Mighloe has uncovered the depths of her true self on her new EP, Desperate Times. The Toronto singer-songwriter takes us through each page of her diary for an intimate look into her past, present and future. Some pages are marked by fallen tears and ink stains, while others are just shreds of paper left after tearing out the chapters she wished she could forget. Produced by Dean Vision and LateNightDrive, Desperate Times is a layered rollercoaster of emotions–a juxtaposition of light, airy feels mingled with cryptic messages.
The EP opens up with the hazy “Stolen Paradise”. The magnetic pull of the song’s sticky guitar harmonies lure us in as Mighloe lulls us into serenity. Her cotton candy vocals melt into our ears before it’s rosy vibes slow down and warp. Dizzy from going around and around on a carousel, we get a peek into the beauty and pain inside of Mighloe’s world.
“Stolen Paradise” blossoms into the darker-toned, but equally captivating “Cruel”. Paired with a somber visual, Mighloe sets her stage in the middle of a forest. Casually perched on a couch surrounded by nature, she creates a literal living room. Adorned in a white dress and pearls, it's evident that new beginnings are on the horizon. Birds chime in as she croons about finding the strength to walk away from a toxic love over the soft rock beat. Sparing no emotion, her voice swoops like the birds above. Her impassioned cries can be heard from the forest’s valleys to its treetops as Mighloe embraces the highs and lows of standing by her own side.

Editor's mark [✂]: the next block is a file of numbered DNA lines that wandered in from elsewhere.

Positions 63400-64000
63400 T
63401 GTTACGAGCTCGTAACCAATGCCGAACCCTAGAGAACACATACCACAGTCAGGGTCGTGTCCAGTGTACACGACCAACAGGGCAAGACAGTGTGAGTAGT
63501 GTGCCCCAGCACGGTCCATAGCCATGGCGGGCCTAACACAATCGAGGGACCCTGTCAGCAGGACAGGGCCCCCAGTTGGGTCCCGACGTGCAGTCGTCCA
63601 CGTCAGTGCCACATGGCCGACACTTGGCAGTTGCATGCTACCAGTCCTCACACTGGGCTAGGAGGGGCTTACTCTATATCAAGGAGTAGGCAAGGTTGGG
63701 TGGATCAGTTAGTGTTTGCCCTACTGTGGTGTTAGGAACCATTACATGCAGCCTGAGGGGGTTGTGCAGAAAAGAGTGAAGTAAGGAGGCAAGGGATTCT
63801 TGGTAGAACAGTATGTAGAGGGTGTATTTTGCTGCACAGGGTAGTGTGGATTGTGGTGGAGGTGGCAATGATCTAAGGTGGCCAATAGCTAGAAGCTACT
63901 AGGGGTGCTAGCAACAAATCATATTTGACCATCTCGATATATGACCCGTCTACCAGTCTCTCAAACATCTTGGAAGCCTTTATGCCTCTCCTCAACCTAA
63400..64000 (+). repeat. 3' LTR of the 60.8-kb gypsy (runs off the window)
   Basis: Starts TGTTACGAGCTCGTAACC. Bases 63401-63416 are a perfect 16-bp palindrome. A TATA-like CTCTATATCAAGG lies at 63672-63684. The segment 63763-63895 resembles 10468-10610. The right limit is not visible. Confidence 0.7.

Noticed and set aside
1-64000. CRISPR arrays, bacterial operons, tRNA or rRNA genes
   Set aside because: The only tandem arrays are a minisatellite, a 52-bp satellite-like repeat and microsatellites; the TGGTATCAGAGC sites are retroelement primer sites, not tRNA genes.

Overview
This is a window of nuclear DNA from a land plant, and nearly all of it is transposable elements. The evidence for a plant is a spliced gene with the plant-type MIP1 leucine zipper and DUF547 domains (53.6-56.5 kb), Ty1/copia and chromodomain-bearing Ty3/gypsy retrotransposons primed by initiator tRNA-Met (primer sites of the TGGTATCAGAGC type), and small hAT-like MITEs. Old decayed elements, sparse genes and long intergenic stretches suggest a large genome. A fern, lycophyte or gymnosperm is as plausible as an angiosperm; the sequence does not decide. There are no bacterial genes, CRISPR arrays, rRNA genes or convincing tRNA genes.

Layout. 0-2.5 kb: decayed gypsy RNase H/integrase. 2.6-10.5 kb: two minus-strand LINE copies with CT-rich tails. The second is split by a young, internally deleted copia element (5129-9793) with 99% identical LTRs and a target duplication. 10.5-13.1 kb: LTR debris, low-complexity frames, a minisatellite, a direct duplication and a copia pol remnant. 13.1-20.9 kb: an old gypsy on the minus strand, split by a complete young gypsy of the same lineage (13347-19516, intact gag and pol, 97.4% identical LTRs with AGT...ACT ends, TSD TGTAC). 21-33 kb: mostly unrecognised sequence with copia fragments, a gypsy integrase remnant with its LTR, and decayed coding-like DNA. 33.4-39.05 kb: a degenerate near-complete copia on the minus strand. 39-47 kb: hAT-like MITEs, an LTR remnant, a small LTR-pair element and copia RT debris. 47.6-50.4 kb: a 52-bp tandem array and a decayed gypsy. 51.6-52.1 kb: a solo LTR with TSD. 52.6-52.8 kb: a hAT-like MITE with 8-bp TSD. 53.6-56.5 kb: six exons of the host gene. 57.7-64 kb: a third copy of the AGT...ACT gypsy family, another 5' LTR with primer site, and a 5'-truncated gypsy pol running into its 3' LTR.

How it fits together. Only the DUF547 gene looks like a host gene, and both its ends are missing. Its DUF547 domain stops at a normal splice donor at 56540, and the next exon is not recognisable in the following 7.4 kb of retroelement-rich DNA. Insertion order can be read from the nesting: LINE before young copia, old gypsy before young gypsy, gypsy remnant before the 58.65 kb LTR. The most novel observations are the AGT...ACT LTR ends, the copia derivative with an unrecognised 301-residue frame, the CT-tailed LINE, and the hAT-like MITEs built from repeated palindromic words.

A series of realizations that arose from unlikely situations, the EP progresses with contemplative alt-R&B melodies. As she transposes experiences from her memory to the mic, Mighloe makes it clear she is no damsel in distress. On songs like “Don't Call Me”, she lights a match, sets ablaze her past hurt, and then watches it go down in flames. From a ballerina stuck in a music box to a dancer marching to the beat of her own drum, Mighloe has learned to stop performing for the approval of others. She’s a treasure, indeed, and her talents will no longer be commodified and controlled. She has found her own voice throughout bleak moments on Desperate Times and she is proud in it.